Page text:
I'm working on the multi-year process of getting my dream job going. I'm hoping in about 3-5 years to be operating tourist charters out of Puerto Vallarta
. I've been doing research
and there seems to be a strong market there for short day trips and such.
For my plan to work I'd be looking at refitting a larger powered yacht and also living aboard
. I'm not worried too much about the logistics of power versus sail for liveaboard
purposes as this boat won't really be doing too much long-distance travel (at least not for several years). It's also a bit of a training vessel for me as it will allow me to learn some of the intricacies of the sea while not having to take the plunge directly from land to sail (my only sailing experience was in college racing
In Puerto, it looks like the money
is on a big power yacht making short fishing/snorkeling/beach excursion trips. Also though I'm going to have to provide a fairly high level of comfort to compete. Basically, higher than I'd need for myself.
The boat that I'm looking at is an older 100' steel
yacht. It's a mechanically sound vessel with a decent layout and all the rest. It does not however have an HVAC
system installed. Being (1) steel
, and (2) Mexico
, I''m thinking keeping a hundred feet of boat cool is going to be an issue.
I remember my old apartment in Mexico
used to turn into a virtual microwave oven
. Because the money
is going to be coming from providing a comfortable environment
to the customers, I want to include cooling
in the planing. Right now it's still in the stage of looking at the viability of purchasing
this boat (basically how much is it going to cost me in the end).
I have to redo the insulation
and all on this boat and as such will be treating a lot of the surfaces. I've been thinking about the viability of a radiant cooling/heating system. These are the ones you see in newer houses where liquid is circulated through a series of tubes embedded in the walls or floor providing passive heating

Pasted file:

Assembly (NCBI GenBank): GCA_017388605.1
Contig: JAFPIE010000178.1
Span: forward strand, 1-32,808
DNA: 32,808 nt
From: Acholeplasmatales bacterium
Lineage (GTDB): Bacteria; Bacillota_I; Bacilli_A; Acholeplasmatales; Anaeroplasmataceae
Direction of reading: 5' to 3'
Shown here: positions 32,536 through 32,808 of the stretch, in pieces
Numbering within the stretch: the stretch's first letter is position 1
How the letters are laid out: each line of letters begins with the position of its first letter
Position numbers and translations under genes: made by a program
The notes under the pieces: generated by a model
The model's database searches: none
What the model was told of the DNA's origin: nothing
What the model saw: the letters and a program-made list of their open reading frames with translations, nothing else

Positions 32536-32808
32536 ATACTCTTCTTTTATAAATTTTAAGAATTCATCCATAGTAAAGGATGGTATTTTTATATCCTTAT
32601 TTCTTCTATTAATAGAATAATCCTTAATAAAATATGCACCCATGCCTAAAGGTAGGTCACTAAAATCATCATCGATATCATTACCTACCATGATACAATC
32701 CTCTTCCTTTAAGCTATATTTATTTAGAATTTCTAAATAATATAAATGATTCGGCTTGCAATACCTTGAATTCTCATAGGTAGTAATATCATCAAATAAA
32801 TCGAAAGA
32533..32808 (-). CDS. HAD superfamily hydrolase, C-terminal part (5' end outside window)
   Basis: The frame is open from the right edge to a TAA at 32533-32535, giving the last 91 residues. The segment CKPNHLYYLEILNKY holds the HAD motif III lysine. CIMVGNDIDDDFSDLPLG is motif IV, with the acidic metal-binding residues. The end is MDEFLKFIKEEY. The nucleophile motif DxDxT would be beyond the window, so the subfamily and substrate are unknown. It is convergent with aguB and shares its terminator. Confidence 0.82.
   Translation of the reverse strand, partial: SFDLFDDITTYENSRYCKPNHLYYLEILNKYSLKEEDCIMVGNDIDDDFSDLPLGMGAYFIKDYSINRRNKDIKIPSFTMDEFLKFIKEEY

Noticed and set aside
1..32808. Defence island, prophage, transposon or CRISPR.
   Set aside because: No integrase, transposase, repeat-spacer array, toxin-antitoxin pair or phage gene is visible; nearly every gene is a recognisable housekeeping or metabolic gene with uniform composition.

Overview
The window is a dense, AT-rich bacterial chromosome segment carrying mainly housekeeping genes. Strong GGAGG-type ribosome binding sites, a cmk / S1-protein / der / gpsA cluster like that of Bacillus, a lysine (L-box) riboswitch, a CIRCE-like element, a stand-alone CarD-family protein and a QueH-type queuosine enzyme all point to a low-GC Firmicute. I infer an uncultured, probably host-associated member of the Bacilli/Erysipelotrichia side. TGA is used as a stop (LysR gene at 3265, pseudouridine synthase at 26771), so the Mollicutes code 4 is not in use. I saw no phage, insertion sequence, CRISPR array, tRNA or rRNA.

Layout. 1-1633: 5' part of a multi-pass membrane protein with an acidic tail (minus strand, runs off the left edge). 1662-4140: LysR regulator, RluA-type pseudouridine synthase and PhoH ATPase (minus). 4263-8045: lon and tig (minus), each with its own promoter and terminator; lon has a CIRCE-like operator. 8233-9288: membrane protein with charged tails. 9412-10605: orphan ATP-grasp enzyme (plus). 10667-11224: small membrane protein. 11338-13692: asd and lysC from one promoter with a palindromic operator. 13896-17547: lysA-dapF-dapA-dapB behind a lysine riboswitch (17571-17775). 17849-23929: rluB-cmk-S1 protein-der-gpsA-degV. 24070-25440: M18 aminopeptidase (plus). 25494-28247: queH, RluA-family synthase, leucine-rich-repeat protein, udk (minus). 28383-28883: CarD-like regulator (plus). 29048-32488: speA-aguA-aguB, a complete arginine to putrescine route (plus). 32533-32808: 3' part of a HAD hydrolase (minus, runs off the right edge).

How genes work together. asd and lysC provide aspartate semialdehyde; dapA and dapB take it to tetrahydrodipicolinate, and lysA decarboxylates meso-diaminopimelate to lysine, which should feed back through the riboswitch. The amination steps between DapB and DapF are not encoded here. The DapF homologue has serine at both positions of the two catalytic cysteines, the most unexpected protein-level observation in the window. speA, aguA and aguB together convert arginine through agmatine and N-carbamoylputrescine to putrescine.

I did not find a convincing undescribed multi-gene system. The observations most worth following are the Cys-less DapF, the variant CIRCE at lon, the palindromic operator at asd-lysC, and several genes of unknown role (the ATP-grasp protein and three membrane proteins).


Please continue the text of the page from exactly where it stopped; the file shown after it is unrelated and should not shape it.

For a boat I am envisioning the following system:
A trailing intake tube weighted down to draw cool water
from below the boat. A small DC pump to bring that water
up to an insulated holding tank
The cold water would be held in the storage
tank only for a short while as it would be constantly cycling back out through an exhaust
. Basically it's just holding temp, not volume.
On the flooring
surface of the boat (and possibly some of the larger exposed hull
areas) I would install these tubes. I'm probably going to use an artificial product that looks and feels like natural stone tiles for much of the flooring
(looks real but is resin based and weighs very little and is flexible enough to deal with expanding and contracting metal). These also conduct heat about the same as a tile floor would. So with no cooling system they would just provide enough of a temperature barrier to keep the metal from burning feet. But with cooling would provide a comfortable surface. Also, with the cost of teak
going through the roof it comes out being cheaper.
The tube-cooling system is mechanically very simple: you simply evenly disperse the liquid throughout and use a circulating pump strong enough to keep things moving properly. It uses either water mixed with anti-freeze or a special liquid. The water never leaves this system but only cycles through it.
What I am thinking is that all I would need were two main heat exchangers for the system. One for cooling would simply draw cooling effect from the cold ocean water, and the other could be tied in to draw heat from the engines' and gen set's cooling systems for warmth in cooler climates.
This system probably won't provide all the heating
and cooling I would need. But, It should take care of 30-50% of it. If anything it should take the edge off of HVAC
expenses with very little energy usage.
I'm doing some other design mods to the boat to ensure natural airflow at least in the public areas of the ship. This will take care of some of the cooling as well.
The nature of the charter's I'm planning are motor
somewhere, sit for a while, motor
somewhere, sit for a while, etc. So I don't want to have to run the engines / gens all the time. I can include the cost of diesel
in my business plan during cruising, but when we're just sitting I have a hard time justifying burning all that fuel
just for cool air.
So what do you guys think of this, would it likely work? I know this is a longer post than most, and that most of you don't deal with the issues associated with a larger vessel, but I'd appreciate your opinions from a systems/engineering standpoint.
To me it just seems that cooling the boat is more logical than cooling the air in the boat. And even though this is a large power vessel, I would rather do some work up front and have a more efficient vessel with a lower cost of long-term operation.
Let me know what you guys think...